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Blame the Pandemic: Latino voters in Dallas not showing up to get registered

Julio Acosta sits waiting for hours for Latinos to arrive asking to register as voters … and nobody comes.

Acosta is a volunteer with Somos Tejas, an organization providing help to Hispanic communities in North Texas. Every Saturday in September, Acosta volunteers to register people to vote and encourage them to fill out the census.

“Some of us Hispanic citizens are privileged to be eligible voters,” Acosta said.

“That’s why we have to do it — to vote for our parents, our brothers and sisters, our cousins, uncles and any other person who is not a citizen and cannot vote.”

In Texas, 30.4% of the population eligible to vote is Latino (5,628,000 out of a total of 18,510,000 citizens older than 18), according to the Pew Research Center.

Even though registering to vote is easy, Acosta said, the process can discourage many.

In Texas, voter registration isn’t available online.

Would-be voters have to download a form online and mail it to their county’s voter registration office.

Forms are also available in public libraries and some post offices.

Applicants will later receive a voter card proving they are already registered as voters, which they can use as one of the accepted IDs.

The deadline to register for the Nov. 3 election is Oct. 5.

But for people to complete the registration process on time, they have to start it as soon as possible.

“There’s a huge lack of information. Our people are always working, and yes, I know you have to pay your bills, to pay your rent, pay for food and many other things. But we also have to participate and elect our leaders,” Acosta said.

In past years, there has been a bigger turnout to register, he said. Now, with COVID-19, those numbers are waning.

“We’re going to do our best to get people interested and register to vote. But things are more difficult right now.”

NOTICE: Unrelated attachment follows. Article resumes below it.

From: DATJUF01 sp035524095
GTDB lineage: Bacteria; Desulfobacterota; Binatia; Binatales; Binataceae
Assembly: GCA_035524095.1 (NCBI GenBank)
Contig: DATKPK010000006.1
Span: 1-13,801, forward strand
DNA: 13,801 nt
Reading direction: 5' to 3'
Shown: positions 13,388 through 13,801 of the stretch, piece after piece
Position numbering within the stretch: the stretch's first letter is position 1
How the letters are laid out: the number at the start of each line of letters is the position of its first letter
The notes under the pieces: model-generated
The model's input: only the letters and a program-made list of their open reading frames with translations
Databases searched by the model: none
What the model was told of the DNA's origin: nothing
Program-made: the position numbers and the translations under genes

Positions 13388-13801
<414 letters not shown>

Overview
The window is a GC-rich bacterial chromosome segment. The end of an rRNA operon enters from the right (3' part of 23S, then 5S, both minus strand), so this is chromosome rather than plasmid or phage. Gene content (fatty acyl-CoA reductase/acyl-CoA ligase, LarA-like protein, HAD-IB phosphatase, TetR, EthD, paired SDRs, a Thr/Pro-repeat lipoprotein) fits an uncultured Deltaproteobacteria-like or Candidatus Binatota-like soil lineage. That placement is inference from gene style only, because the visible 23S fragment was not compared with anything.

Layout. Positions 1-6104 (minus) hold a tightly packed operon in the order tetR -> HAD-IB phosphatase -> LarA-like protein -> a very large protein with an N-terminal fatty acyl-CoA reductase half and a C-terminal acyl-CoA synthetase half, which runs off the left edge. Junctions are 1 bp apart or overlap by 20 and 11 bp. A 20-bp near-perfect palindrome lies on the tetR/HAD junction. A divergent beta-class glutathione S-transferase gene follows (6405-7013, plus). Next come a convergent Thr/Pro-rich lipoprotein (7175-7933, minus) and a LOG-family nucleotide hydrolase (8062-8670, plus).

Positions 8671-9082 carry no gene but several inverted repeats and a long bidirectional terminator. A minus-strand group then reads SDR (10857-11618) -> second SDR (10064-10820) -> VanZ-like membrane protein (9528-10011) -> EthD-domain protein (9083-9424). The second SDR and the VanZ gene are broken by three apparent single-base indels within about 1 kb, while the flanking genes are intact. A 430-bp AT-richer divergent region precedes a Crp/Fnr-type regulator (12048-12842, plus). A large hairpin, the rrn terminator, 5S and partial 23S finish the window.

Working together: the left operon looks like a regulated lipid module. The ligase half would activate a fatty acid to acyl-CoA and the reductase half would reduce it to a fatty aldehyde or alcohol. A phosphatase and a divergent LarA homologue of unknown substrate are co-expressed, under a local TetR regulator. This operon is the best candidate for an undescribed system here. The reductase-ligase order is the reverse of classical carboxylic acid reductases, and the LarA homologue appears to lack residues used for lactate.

The Afiya Center is focused on getting Black voters registered for the November elections.

Even though they have installed their kiosks in communities with heavily Hispanic populations, like DeSoto and Duncanville, turnout by Latinos has been scant.

While the group is focused on the Black population, they always bring forms in Spanish so Hispanic citizens feel encouraged to register.

“During the last weeks, I have registered a total of 51 people. Of them, just five have been Latinos,” said Charity Rigdon, an activist for the group.

More difficult without large events

The coronavirus pandemic has become a hurdle in trying to register a larger number of voters, including Latinos, who already are under-represented.

In past elections, voter registration efforts were a regular feature at massive events like concerts or celebrations, where activists would set up stands to register voters.

In October 2016, for instance, groups set up voter registration stands at a sellout concert for the legendary Mexican rock group Maná at the American Airlines Center.

Now, restrictions for these types of events, where many Latinos previously registered to vote, make similar efforts difficult.

Edgar Saldívar, a lawyer and activist for ACLU Texas, acknowledged the pandemic has been a challenge for voter registration drives. But there are alternatives, he said.

“In the past, you’d do that in person in parades or large events. But now, because of social distance rules, that won’t be possible,” Saldívar said. “Now, each one of us have to step up and do what is needed so you can vote.”

Groups like his have been focusing their efforts on educating people on how to register to vote. Those efforts will continue over the next two weeks, as groups do their best to get more people registered to vote in November.

Voto Latino success

One group that has had success despite the pandemic is Voto Latino. Nationally, the group has registered more than 250,000 voters, including nearly 150,000 in Texas alone as of August.

Maria Teresa Kumar, the group’s president and CEO, said knowing their target audience has been crucial. Seventy percent of the voters they register are between 18 and 34 and Voto Latino meets them where they are, including on social media like Twitter and Instagram.

After the death of George Floyd at the hands of Minneapolis police officers, she said, Voto Latino talked about police brutality and racism in the Latino culture on their social media. Those discussions resulted in 97,000 registered voters in June.

She said the future of the Latino vote is in the demographics her group targets and Voto Latino has built its infrastructure to reach those young voters directly.

“The people that I’m trying to mobilize are Latino kids who watch English content,” she said. “If we get them mobilized, they mobilize their family.”

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